Earlier this month, Jasbir Puar, a supporter of the BDS movement, came to Vassar College and repeated the unsubstantiated and implausible allegation that Israel has been holding onto Palestinian bodies in order to harvest their organs. Having thereby transformed Israelis into monsters, with the help of a barely modified anti-Semitic trope, Puar argued in favor of armed resistance, in a context in which armed resistance has meant targeting and killing civilians. Since, as far as I know, the Palestinians who are stabbing and shooting Israelis are not asking for their citizenship papers, or targeting Arab Israelis, it isn’t a stretch to say that Puar’s argument, however befogged by jargon it may have been, provided a justification for killing anyone in Israel found wearing a kippah or otherwise recognizably Jewish.
Fortunately, at least one member of the Jewish left has got this. Mira Sucharov, a professor of political science and a member of Open Hillel’s Academic Council reacted swiftly and decisively to this incident… by denying that Puar’s remarks were anti-Semitic. In other words, Sucharov thought the most important thing she could add to the discussion of Puar’s lecture, which, to repeat, dehumanized Israeli Jews and supported violence against them, was to quibble with Puar’s critics. Open Hillel, which I have written about here, insists that criticism of Israel has been stifled. Puar, for example, has had to flee to institutions like Harvard, Cornell, Yale and Berkeley to get her otherwise completely suppressed message out.
Sucharov, it should be noted, began with the presupposition that Puar had not actually said what she said about organ harvesting. In other words, she began deeply skeptical of the proposition that Puar, though deeply engaged in a movement that has at times been overtly anti-Semitic, and that has in any case not been at all shy about comparing Israelis to Nazis, could have been spreading the rumor that Israelis are organ harvesters.
Once presented with a transcript of the talk, Sucharov was prepared to make certain concessions. Yes, Puar did say that Israel deliberately pursues policies “the outcome [of which] is not so much about winning or losing nor a solution but about needing body parts, not even whole bodies, for research and experimentation” (a claim she had already made in her published work). Yes, Puar had retailed the rumor that Palestinian bodies were being held back from their families so that they could be “mined for organs for scientific research.” Yes, these charges cut “close to the bone of blood libel myths.” Yes, Sucharov even goes so far as to call Puar’s performance “irresponsible.” But, by heaven, that’s not anti-Semitism, which is why her piece is entitled “Crying Wolf on Campus anti-Semitism.”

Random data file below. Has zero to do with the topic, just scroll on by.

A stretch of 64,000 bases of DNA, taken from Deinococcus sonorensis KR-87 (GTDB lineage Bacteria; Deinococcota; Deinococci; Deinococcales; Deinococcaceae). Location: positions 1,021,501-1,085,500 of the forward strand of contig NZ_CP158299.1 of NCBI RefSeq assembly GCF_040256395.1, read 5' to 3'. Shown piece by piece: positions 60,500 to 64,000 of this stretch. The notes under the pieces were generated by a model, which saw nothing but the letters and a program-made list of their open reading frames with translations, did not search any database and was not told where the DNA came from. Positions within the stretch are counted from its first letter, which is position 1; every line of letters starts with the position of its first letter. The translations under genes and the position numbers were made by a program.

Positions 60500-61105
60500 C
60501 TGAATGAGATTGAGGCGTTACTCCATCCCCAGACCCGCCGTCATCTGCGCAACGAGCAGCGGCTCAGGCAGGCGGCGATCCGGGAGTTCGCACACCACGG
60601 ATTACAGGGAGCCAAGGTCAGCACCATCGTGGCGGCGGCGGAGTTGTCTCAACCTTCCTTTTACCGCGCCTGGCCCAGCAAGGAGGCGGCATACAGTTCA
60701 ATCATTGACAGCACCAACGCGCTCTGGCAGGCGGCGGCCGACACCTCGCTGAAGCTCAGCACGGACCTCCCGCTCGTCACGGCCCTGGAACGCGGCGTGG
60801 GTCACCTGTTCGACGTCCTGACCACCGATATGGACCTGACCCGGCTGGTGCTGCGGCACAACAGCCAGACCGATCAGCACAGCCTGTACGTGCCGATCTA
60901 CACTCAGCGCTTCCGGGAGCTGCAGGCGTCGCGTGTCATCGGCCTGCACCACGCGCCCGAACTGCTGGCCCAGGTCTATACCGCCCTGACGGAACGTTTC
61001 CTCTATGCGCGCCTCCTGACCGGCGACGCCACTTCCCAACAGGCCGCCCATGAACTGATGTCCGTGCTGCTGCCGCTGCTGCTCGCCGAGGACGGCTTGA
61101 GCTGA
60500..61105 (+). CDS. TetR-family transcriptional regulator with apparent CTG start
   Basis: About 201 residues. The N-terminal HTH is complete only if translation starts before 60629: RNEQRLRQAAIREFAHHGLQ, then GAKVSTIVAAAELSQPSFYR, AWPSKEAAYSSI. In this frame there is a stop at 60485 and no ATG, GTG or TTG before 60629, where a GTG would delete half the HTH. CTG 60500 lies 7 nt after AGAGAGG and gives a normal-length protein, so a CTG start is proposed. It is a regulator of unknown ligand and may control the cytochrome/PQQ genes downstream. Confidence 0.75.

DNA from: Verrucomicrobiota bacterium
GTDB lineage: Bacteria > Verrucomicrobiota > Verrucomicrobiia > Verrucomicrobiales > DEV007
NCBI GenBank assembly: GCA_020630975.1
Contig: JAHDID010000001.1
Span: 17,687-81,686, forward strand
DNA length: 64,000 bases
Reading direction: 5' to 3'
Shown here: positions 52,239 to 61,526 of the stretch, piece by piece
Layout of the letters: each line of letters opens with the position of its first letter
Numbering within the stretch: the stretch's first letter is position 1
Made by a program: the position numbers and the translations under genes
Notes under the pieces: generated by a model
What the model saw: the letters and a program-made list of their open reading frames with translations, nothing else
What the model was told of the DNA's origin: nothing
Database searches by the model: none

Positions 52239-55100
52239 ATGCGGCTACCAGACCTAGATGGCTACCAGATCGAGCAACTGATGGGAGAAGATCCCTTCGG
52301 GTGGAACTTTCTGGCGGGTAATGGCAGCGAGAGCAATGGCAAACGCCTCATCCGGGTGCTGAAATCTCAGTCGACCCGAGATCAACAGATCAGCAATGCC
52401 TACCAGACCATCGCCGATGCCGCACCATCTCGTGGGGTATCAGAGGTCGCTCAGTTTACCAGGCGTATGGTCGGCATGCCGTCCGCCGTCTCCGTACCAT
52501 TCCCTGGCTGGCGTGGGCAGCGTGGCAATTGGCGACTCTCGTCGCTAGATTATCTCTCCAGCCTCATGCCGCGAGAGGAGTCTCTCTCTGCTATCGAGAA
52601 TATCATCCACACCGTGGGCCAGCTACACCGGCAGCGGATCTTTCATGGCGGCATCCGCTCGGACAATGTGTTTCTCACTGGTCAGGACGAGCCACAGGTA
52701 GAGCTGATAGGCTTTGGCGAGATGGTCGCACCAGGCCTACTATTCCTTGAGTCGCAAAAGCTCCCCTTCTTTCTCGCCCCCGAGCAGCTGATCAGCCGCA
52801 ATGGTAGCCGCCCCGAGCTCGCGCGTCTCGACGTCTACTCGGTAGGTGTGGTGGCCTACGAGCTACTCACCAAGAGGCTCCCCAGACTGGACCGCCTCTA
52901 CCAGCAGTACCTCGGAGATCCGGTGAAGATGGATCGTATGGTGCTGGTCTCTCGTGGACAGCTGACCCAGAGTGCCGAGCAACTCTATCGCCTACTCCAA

Sucharov doesn’t say what standard a comment has to meet to count as anti-Semitic. To my mind, turning the Jewish state into a supernaturally ghoulish entity bent on maiming Palestinians and collecting their body parts counts. If that doesn’t, what does? It seems as if Sucharov wants to say that there is a difference between accusing the state of Israel of a crime and accusing Jews of a crime, and there certainly is. But that doesn’t give Puar or anyone else license to depict Israel as a monster out of an anti-Semitic storybook.
But I don’t want to quibble with Sucharov over the definition of anti-Semitism. Rather I’d like to quibble with her over her failure to question the judgment of Jewish Studies professors like Joshua Schreier, whose program co-sponsored Puar’s lecture, even though her published work is perfectly consistent with that lecture’s most disturbing assertions. Schreier and other Jewish studies professors were present at the talk and left these assertions unchallenged. Schreier is quoted to the effect that it is important “to protect free speech and protect academic speech,” as if those who have merely quoted Puar’s own words in their proper context are smearing her and as if criticizing Puar and her sponsors is tantamount to arresting them. Schreier had this answer for a Vassar alum who questioned him about Puar’s assertions after the lecture: “You prove to me that anything she said wasn’t true.”
Let me make sure I have this straight. In order to question baseless allegations, you have to be able to disprove them conclusively. And when you criticize a speaker who uses such baseless allegations to dehumanize Israeli Jews, before she calls for organized and armed resistance, that is called “crying wolf.”
These rules are new to me, but I suppose that’s how they roll on Open Hillel’s Academic Council.